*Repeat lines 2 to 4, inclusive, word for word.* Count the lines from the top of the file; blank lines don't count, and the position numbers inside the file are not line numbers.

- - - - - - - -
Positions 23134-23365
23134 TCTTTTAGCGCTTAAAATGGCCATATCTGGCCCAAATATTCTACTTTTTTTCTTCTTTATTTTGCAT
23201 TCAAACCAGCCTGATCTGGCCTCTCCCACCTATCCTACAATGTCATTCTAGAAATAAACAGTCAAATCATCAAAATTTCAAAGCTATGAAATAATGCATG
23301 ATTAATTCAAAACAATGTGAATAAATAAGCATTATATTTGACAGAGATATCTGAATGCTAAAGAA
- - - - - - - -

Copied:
23134 TCTTTTAGCGCTTAAAATGGCCATATCTGGCCCAAATATTCTACTTTTTTTCTTCTTTATTTTGCAT
23201 TCAAACCAGCCTGATCTGGCCTCTCCCACCTATCCTACAATGTCATTCTAGAAATAAACAGTCAAATCATCAAAATTTCAAAGCTATGAAATAATGCATG
23301 ATTAATTCAAAACAATGTGAATAAATAAGCATTATATTTGACAGAGATATCTGAATGCTAAAGAA